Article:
Lauren St. Jane and the Dead Westerns bring some country music out of the ATL
By Steve Wildsmith (email@example.com)
It’s hard out there for a country band, especially one struggling to break the ceiling to the next level and do so in a city smitten with urban music.
“Atlanta is the home of hip-hop and rap, so it is hard,” said Lauren St. Jane, front woman of Lauren St. Jane and the Dead Westerns. “We play Atlanta once every three months or so. There is some Americana draw here, and some honky-tonks around town, but it’s hard. It’s a great hub as far as transportation goes, though.”
Which makes it easy for the band to hit Interstate 75 and head north to East Tennessee this weekend. The group will perform Friday night at Relix Variety Theatre in Knoxville’s Downtown North neighborhood and on Saturday on the WDVX-FM “Blue Plate Special,” and the band’s approach to country — contemporary fire combined with loyalty to tradition; the sass and boldness of a Southern girl on the mic intertwined with some musicianship by a couple of guitarists who play to the strengths of their singer and the demands of the song — is likely to win over a number of new fans.
St. Jane grew up in the Atlanta suburb of Marietta, but her family came from Alabama. Spending summers on her grandmother’s farm made a huge impression, and a country way of life was imprinted on her at an early age.
“It’s funny; I was brought up on country music, but when I got older, I would think, ‘This is so lame; I’m not going to listen to that,’” she said. “I fought with it for a while, but I grew up wanting to be an author of books. And as music became more a part of my life, I realized I really wanted to be a songwriter.
“Eventually, I just went back to the roots of great country music, to the days when my grandmother really ingrained it into me. I realized that’s where my heart and soul is, and it’s where I want to be.”
Eventually, she paired with guitarist Ryan Stephens, and the chemistry was immediate. A fan of “dirty” rock ‘n’ roll — “Beggars Banquet”-era Rolling Stones and so forth — he appreciated country, but it was that chemistry that made him realize the genre might be a good fit. He and St. Jane wrote three songs in one night, and the first gig was for more than 400 people, most of whom were dancing. Stephens realized that St. Jane was serious about music — not for fame or fortune, but for the sheer joy of the art.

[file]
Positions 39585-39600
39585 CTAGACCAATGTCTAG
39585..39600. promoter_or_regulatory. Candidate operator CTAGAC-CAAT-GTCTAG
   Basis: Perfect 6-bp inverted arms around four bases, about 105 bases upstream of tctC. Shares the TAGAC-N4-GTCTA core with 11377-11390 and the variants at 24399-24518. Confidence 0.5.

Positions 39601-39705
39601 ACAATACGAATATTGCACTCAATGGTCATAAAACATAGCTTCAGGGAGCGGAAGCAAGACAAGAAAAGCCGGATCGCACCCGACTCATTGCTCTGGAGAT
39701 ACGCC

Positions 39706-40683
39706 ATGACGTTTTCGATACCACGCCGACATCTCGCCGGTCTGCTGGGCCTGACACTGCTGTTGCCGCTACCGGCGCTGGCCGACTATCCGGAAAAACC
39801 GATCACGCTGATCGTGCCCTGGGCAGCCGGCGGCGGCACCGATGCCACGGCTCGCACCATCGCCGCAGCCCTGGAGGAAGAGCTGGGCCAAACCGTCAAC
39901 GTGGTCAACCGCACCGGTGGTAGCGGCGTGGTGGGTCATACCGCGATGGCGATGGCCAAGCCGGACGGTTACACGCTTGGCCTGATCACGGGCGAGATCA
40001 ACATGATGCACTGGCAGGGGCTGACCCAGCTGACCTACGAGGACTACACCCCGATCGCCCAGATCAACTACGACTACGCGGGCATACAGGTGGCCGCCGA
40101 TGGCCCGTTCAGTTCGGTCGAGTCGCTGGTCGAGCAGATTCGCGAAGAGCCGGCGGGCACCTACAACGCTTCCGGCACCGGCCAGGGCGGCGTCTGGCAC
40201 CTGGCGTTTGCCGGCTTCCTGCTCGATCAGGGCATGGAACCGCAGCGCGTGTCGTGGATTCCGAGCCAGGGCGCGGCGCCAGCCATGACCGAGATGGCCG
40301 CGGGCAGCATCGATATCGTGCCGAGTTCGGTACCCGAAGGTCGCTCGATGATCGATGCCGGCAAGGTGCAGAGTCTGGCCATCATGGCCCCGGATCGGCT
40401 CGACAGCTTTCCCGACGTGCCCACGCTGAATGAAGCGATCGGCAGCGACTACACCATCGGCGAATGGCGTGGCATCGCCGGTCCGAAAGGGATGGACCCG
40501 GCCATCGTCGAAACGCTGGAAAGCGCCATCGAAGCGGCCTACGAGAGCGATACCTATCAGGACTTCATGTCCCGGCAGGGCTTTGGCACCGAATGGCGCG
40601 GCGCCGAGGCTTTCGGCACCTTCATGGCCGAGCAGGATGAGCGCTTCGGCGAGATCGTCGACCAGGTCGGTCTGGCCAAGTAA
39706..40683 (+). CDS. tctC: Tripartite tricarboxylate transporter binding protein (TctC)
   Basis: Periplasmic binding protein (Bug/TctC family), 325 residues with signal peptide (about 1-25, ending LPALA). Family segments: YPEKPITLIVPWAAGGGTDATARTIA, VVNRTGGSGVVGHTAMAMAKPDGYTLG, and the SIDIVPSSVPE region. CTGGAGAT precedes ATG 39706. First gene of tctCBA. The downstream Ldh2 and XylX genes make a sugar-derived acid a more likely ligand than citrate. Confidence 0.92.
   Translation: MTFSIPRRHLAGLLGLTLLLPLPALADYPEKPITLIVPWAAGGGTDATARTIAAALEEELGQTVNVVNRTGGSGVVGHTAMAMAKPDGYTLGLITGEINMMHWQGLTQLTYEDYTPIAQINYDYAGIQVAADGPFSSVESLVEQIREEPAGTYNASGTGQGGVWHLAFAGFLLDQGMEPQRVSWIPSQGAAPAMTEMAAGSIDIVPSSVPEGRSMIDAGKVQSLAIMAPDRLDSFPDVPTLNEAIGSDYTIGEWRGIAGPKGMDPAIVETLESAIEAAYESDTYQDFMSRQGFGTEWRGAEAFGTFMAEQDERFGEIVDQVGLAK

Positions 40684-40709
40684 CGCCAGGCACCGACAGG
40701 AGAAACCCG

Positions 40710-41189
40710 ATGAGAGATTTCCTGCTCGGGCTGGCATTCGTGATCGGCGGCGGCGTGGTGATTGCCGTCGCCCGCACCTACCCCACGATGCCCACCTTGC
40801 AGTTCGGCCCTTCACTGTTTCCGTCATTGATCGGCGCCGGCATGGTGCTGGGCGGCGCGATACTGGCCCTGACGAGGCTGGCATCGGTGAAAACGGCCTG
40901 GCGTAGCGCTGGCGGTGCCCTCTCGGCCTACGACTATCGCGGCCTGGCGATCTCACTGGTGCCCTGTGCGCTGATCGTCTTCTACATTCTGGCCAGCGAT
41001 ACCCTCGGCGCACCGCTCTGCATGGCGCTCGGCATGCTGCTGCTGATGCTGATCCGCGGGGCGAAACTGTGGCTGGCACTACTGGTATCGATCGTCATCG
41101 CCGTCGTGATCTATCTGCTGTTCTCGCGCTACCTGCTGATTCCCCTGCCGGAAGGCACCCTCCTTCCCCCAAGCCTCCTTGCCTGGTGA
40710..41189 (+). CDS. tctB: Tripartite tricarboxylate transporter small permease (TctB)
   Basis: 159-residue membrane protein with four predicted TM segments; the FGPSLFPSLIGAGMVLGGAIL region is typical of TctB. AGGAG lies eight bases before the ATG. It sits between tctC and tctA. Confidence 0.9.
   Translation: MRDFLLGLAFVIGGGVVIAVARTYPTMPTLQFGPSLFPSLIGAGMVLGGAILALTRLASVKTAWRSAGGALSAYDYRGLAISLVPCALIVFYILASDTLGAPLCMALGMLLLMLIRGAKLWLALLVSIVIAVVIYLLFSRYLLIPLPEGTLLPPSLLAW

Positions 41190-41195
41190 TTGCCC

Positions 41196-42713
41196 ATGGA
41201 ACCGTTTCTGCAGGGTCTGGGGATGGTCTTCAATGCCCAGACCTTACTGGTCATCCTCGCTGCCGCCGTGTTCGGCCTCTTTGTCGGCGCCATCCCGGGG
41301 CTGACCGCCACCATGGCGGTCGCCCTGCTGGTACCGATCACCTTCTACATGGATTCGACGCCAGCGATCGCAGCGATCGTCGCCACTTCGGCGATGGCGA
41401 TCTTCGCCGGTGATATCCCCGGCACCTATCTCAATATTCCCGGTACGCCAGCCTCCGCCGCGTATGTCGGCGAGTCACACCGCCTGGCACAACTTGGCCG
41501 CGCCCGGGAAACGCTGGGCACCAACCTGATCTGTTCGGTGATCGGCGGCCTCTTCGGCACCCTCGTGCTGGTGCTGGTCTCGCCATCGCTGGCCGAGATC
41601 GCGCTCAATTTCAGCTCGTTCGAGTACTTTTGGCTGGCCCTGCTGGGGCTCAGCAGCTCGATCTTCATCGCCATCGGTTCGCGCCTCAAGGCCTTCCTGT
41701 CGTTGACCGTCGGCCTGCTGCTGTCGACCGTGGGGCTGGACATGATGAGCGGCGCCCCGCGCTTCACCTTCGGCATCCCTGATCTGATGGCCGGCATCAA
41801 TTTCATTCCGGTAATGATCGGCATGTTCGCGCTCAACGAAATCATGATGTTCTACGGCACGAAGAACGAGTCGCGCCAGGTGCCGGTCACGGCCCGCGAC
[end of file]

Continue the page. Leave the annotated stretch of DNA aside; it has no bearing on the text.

“I used to be a hired gun, and I’ve played with a lot of female artists for a long time,” Stephens said. “This was very different in the way we wrote and played together. It most definitely was not daddy hiring me to help out his daughter.”
Realizing their potential, the two started reaching out into the Atlanta scene to flesh out the band’s lineup. The group grew into a five-piece and hit the road, steadily touring the Southeast and making a name for themselves as a country-rock band straddling the line between traditional and contemporary.
“We all have such different tastes in music, but we love old country,” St. Jane said. “As a songwriter, I love the songs. I don’t necessarily think we have to be that poppy to make it in mainstream country, and we did make it a goal to land one of our songs on country radio. We figure if we wrote a hit for the masses and got people to listen to us based on that, then they would listen to our other stuff.”
That song, “Southern Girl,” got airplay in Atlanta and called attention to the group’s “American Dreams” EP, released earlier this year. With guitarist Ian Campbell joining the band a year ago, the sound can range from full-on electric country rock that rattles the boards of a backwoods roadhouse on a Saturday night to a gentle Sunday afternoon acoustic show.
“Me and Lauren had to duo in a bunch of bars and coffeehouses to get started, but after we decided to take it further and get a band started, from then until now it’s been a baptism by fire,” Stephens said.
“The whole thing started in her head, when she and Ryan got together,” Campbell said. “Now, it’s all of us as a unit. The metal-country thing that Jason Aldean does, the Taylor Swift pop-country — we don’t want to be anywhere in that vein. I don’t think we fit mainstream country too much. We try to be influenced by older stuff.”